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POLICE OFFICER IMPLICATED IN WILDLIFE TRAFFICKING

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Acting on a tip-off provided by the Wildlife Conservationists, Police have arrested one police officer  and three others traffickers illegally possessing two  live
giant pangolins in Kitgum District, north of Kampala.

The suspects have been identified as  PC No 481107 Okidi Richard plus civilians namely  Alimambo Patrick, Olara Denis Saidi, Okot Sam all  residents of Kitgum district

The arrested were approached by an  informer about a possible transaction which was immediately arranged leading them into the hands of the enforcers. According to  
intelligence information. the vice has been moving on for decades that has led to the killing of thousands of Pangolins in the area.

Pangolins are small squirrel-size animals .They have big scales that are as hard as ivory or rhino horn known in Luganda as Olugave, one of the most popular cultural
totems among the Baganda ethnic group in central region. Pangolins are hunted aggressively in Uganda and in neighboring countries which has endangered their populations over time. They are protected under the UN Convention on International Trade in Endangered Species
(CITES), listed under Appendix II of CITES, which means trade is regulated and monitored under CITES.

Permits are required from exporting countries for any trade activity which makes it illegal for anyone to trade in pangolins or any pangolin products.
Insatiable demand for these insectivorous mammals from East and Southeast Asia (particularly from China and Vietnam) has been the primary factor leading to the demise of all African pangolin species and now appears to be shifting to Asian species in the wake of Africa’s dwindling populations. The flesh of adults and babies is considered a delicacy amongst consumers, while the animals’ scales are used as an ingredient in superstition-steeped traditional Chinese medicine.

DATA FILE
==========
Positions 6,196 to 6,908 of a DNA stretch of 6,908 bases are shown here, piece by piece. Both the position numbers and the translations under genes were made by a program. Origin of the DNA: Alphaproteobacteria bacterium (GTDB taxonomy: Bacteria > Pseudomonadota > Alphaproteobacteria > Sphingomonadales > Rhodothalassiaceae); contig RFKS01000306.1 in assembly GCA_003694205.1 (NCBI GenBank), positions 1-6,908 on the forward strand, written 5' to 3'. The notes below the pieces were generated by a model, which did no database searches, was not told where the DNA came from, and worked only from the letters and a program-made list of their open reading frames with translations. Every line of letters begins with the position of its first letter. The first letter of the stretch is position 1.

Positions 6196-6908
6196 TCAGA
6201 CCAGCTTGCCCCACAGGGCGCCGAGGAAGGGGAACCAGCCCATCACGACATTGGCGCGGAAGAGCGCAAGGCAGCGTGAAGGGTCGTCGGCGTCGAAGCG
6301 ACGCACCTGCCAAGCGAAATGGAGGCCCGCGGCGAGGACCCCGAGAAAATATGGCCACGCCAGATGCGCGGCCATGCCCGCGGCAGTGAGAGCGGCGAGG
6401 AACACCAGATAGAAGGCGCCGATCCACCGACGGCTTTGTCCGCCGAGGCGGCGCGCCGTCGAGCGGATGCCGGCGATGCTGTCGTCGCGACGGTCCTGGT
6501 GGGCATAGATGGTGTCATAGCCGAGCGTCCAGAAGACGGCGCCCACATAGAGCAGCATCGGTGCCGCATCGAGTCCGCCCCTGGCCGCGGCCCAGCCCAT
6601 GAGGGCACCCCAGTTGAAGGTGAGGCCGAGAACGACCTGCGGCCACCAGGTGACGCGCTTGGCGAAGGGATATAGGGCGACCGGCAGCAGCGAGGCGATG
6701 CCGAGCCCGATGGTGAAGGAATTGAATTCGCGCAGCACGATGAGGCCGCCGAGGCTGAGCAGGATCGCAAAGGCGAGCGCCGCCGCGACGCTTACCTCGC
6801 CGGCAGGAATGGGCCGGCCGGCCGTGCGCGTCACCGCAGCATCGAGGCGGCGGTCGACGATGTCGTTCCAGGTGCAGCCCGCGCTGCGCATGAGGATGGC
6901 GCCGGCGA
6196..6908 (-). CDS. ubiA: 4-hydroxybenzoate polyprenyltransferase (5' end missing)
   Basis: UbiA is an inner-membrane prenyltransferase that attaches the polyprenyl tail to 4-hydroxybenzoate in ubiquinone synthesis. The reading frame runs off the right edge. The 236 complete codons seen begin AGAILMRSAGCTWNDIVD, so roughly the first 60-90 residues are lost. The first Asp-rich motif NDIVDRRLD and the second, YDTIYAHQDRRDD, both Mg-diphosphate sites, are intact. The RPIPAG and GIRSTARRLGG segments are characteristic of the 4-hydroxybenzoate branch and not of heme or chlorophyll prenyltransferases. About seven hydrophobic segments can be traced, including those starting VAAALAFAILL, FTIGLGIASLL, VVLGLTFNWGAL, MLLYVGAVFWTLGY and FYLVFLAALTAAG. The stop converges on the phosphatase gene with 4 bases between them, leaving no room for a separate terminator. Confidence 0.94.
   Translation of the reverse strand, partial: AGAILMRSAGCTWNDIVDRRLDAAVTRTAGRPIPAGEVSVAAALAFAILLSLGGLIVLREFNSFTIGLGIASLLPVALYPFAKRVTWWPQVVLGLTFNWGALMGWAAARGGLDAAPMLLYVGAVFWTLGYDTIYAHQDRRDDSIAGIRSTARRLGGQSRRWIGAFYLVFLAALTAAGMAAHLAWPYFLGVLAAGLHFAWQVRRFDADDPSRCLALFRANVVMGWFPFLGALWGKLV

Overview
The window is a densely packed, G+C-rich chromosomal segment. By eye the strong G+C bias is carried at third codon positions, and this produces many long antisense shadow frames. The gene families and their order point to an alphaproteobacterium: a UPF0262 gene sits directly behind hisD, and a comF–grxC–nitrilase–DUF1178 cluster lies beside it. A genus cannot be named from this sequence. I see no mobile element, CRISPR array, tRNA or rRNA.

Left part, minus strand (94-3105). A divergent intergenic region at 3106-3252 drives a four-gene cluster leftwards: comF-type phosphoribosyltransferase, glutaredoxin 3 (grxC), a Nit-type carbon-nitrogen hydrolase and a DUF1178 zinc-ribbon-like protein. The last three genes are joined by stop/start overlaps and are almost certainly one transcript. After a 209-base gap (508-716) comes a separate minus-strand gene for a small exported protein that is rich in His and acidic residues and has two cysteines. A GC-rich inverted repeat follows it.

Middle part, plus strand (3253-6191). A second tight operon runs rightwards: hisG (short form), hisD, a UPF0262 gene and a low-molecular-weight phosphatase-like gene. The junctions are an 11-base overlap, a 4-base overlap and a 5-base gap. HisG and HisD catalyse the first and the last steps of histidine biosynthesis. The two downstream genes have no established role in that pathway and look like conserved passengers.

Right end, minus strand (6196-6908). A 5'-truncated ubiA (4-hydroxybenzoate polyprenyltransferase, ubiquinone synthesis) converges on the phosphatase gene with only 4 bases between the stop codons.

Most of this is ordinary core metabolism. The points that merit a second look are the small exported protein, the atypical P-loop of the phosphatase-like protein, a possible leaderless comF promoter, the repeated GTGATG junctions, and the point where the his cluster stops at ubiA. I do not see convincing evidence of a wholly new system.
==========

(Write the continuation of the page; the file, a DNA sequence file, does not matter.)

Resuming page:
What are pangolins?
Pangolins are nocturnal mammals that live in tropical regions in Africa and Asia. Also called the scaly anteater, these creatures are known for their suit-of-armor of
overlapping scales that are made of a tough protein called keratin the same material that makeup human nails and hair.

When they feel threatened, they roll themselves into a tight ball which is also how they got their name as word “Pengguling” is Malay for “something that rolls up”. They range in size from 30-100 centimeters (12-39 inches) and their diet consists of termites and ants that they eat with extremely long tongues.

 According to the Save Pangolins website, their sticky tongues are attached internally near the pelvis that is ideal for capturing prey in deep cavities in the ground and on trees. When fully extended, the tongue is longer than the animal’s head and body, Save Pangolins said.
Pangolins have no teeth and they chew using spines and small stones inside their stomachs. They move by wobbling on their limbs and balancing on the outer edges of their forefeet and tucking their fore claws underneath, Save Pangolins said.
“The capture and jailing of suspected poachers and traffickers indicates how serious the authorities are, about tackling wildlife crime and ensuring that poachers pay for their crimes.

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